Political Risk Latin America Blog @PolRiskLatam

South America could be a good friend, but we ignore it

Posted in News and Articles, Political Risk by politicalrisklatam on September 6, 2010

by Julian Glover for The Guardian UK, September 2nd, 2010.

Development and democracy flourish on the continent, and trade with it would help the UK to escape recession.

Achacachi is a rough little town in Bolivia, one long rutted street lined with greasy beer halls and soup shops skilled at refuelling the poor in a hurry. At dawn, in the cold, it leaves few impressions: a pit stop for country buses in the Aymara tribal heartland of stubborn Andean isolationism, a town notorious for its political temper, given to blocking the road with boulders when it does not get its way.

Evo mi Presidente“, reads the graffiti on Achacachi’s dusty walls, for if Evo Morales’s attempted revolution means anything, it is in places like this. The country has fallen into the hands of its people, the latest and still mostly optimistic participants in Latin America’s saga of leftist disappointments. Buying a round of coffee – thick black syrup in a tin mug, diluted with lukewarm water – I offered a 10 boliviano note, about 90p, and asked the stall-holder to keep the difference. “We don’t need it now,” she said, proudly but without malice, handing me back my change. “The people of Venezuela are helping us.”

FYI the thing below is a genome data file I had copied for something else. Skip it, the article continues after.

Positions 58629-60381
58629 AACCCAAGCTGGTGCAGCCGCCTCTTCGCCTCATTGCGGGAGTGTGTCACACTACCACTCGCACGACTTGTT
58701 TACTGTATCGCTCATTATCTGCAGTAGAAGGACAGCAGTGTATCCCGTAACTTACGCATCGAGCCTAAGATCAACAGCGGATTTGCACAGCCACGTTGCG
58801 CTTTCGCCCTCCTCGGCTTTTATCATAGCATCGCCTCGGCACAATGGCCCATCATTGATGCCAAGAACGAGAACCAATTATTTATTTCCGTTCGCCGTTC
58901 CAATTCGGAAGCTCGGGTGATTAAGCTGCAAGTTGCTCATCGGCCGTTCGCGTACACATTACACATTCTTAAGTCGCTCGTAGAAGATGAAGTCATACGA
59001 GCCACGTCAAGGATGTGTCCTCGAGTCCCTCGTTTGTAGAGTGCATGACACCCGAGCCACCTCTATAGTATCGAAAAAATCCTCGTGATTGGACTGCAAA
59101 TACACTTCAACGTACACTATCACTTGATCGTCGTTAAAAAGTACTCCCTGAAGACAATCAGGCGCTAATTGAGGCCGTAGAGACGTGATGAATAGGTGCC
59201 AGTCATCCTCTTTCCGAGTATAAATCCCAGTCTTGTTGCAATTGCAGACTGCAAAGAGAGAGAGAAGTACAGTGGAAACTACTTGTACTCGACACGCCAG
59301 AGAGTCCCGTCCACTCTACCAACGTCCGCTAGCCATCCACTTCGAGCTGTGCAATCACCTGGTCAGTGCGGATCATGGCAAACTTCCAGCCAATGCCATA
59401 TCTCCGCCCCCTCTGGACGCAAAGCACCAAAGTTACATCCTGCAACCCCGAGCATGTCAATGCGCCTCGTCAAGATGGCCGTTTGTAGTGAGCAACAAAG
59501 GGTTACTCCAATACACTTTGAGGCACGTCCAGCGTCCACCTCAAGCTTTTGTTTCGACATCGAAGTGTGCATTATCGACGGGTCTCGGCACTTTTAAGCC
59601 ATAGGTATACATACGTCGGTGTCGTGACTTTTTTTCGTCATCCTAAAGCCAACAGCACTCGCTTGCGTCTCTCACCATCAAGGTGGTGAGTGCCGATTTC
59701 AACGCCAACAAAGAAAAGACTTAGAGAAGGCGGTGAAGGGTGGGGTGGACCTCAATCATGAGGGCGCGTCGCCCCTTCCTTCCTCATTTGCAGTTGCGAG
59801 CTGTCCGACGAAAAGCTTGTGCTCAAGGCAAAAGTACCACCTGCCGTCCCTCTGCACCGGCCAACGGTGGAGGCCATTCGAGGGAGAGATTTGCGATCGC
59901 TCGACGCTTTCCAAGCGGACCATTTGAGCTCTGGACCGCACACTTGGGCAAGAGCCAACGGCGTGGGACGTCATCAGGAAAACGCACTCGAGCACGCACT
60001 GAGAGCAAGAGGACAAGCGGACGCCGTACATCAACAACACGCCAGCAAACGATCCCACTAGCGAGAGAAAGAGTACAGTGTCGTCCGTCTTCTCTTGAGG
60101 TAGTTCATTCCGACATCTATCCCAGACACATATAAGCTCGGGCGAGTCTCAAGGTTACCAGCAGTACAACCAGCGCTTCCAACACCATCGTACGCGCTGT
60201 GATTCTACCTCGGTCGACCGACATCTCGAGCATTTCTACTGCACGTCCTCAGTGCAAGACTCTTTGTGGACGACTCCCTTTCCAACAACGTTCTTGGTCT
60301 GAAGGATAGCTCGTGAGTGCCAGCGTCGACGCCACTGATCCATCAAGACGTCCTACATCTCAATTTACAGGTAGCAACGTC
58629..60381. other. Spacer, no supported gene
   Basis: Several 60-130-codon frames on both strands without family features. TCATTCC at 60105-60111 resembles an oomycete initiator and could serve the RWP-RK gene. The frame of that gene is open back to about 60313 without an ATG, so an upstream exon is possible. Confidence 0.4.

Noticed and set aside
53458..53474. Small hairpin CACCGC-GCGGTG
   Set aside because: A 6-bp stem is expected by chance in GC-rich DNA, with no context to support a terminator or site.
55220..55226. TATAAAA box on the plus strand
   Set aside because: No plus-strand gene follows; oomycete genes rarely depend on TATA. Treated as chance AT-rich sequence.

It’s decent of her to hope, though the only obvious sign of anything changing in Achacachi is a new football stadium, one of many Morales has built in his name. The first indigenous leader in a country whose people have always been exploited, Morales has the misfortune to play a bit part in Latin America’s endless looped film of student heroes: Castro, Che, Allende, the Sandinistas, and now Chávez. He, at least, is the genuine article. The thing such leaders have in common is a defiant self-reliance, characteristic of Latin America, a reaction against the superpower to the north and a consequence of our own indifference. (continue reading… )


Leave a Reply

Fill in your details below or click an icon to log in:

WordPress.com Logo

You are commenting using your WordPress.com account. Log Out /  Change )

Google+ photo

You are commenting using your Google+ account. Log Out /  Change )

Twitter picture

You are commenting using your Twitter account. Log Out /  Change )

Facebook photo

You are commenting using your Facebook account. Log Out /  Change )


Connecting to %s

%d bloggers like this: